>>around. For that purpose, I propose:
>>>>>assert symbol("opened") == $opened
>>>>>assert str($opened) == "opened"
> So the heart of your proposal seems to be twofold: The addition of
> "symbol" as a type, and the syntax that has the lookup/create behavior
> I described above.

Indeed !

>>One possible way to implement symbols is simply with integers resolved
>>as much as possible at compile time.
> What exactly are you proposing be "resolved" at compile time? How is
> this better than using object, as illustratd above?
> Suggested changes:
> Provide a solid definition for the proposed builtin type "symbol".
> Something like:
>           symbol objects support two operations: is and equality
>           comparison. Two symbol objects compare equal if and only if
>           they are the same object, and symbol objects never compare
>           equal to any other type of object. The result of other
>           operations on a symbol object is undefined, and should raise
>           a TypeError exception.
>           symbol([value]) - creates a symbol object. Two distinct
>           calls to symbol will return two different symbol objects
>           unless the values passed to them as arguments are equal, in
>           which case they return the same symbol object. If symbol is
>           called without an argument, it returns a unique symbol.

Good definition to me !

> I left the type of the value argument unspecified on purpose. Strings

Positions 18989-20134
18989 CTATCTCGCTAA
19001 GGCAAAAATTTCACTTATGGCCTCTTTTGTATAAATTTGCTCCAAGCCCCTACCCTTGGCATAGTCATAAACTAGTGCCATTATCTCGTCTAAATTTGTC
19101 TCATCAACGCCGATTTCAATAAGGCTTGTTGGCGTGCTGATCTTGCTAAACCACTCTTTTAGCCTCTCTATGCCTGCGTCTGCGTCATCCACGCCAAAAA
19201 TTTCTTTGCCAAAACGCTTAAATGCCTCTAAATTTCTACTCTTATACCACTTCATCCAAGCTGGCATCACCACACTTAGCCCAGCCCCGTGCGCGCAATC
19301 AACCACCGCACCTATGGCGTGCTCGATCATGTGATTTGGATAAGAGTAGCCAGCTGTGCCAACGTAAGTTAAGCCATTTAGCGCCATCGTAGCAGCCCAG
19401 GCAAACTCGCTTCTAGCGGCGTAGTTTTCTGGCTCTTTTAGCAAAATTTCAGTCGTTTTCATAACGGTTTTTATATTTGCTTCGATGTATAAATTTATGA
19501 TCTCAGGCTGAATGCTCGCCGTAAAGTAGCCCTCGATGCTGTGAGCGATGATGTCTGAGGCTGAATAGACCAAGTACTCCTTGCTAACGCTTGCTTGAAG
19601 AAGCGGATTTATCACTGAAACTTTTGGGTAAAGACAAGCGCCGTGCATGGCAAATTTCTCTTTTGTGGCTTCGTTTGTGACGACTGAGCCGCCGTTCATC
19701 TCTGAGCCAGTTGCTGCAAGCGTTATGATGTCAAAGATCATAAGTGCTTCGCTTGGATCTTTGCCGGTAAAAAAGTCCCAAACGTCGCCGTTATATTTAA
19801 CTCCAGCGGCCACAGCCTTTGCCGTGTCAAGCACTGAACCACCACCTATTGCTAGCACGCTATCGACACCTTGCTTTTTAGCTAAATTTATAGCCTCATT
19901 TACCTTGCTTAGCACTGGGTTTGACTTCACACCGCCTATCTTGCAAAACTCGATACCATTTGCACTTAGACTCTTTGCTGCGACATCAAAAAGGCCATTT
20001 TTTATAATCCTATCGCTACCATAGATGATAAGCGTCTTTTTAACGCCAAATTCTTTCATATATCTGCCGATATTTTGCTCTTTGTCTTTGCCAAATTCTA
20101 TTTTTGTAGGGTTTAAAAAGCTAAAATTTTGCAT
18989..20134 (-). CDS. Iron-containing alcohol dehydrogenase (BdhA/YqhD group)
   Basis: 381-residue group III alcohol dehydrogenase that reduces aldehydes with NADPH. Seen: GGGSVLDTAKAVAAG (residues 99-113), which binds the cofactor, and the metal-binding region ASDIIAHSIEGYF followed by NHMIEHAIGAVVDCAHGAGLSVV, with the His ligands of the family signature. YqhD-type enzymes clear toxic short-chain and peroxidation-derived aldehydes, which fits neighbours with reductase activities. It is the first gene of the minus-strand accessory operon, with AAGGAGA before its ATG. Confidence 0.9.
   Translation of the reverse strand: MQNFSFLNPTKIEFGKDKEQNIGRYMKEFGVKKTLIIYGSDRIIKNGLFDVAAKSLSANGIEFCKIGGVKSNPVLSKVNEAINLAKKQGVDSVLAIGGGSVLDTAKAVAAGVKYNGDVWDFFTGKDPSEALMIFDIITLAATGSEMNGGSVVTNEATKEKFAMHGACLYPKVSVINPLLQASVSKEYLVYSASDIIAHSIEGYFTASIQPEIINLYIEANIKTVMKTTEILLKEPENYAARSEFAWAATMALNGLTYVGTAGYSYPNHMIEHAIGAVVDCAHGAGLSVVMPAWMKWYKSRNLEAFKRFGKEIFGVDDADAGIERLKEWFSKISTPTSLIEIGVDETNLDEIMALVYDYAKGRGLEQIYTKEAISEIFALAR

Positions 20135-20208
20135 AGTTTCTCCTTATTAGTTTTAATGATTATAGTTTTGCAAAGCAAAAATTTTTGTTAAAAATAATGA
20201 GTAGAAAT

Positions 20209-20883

> are the obvious type, but I think it should be as unrestricted as
> possible. The test on value is equality, not identity, because two
> strings can be equal without being the same string, and we want that
> case to give us the same symbol. I also added gensym-like behavior,
> because it seemed useful. You could do without equality comparison,
> but it seems like a nice thing to have.
> Now propose a new syntax that "means" symbol, ala {} "meaning" dict
> and [] "meaning" list. Don't use "$name" (& and ^ are also probably
> bad, but not as; pretty much everything else but ? is already in
> use). Python does seem to be moving away from this kind of thing,
> though.

Well, maybe we should find some other way to express symbols. The only
thing I wanted was a way easy to write, avoiding the need to declare
symbols, and allowing the specification of the scope of the symbol. My
prefered syntax would be something like :

'opened, `opened or `opened`

However, none are usable in current Python.

> Personally, I think that the LISP quote mechanism would be a better
> addition as a new syntax, as it would handle needs that have caused a
> number of different proposals to be raised.  It would require that
> symbol know about the internals of the implementation so that ?name
> and symbol("name") return the same object, and possibly exposing said
> object to the programmer. And this is why the distinction about how
> LISP acts is important.
>       <mike

Maybe, although I may say I cannot see clearly how LISP quote mechanism
translates into Python.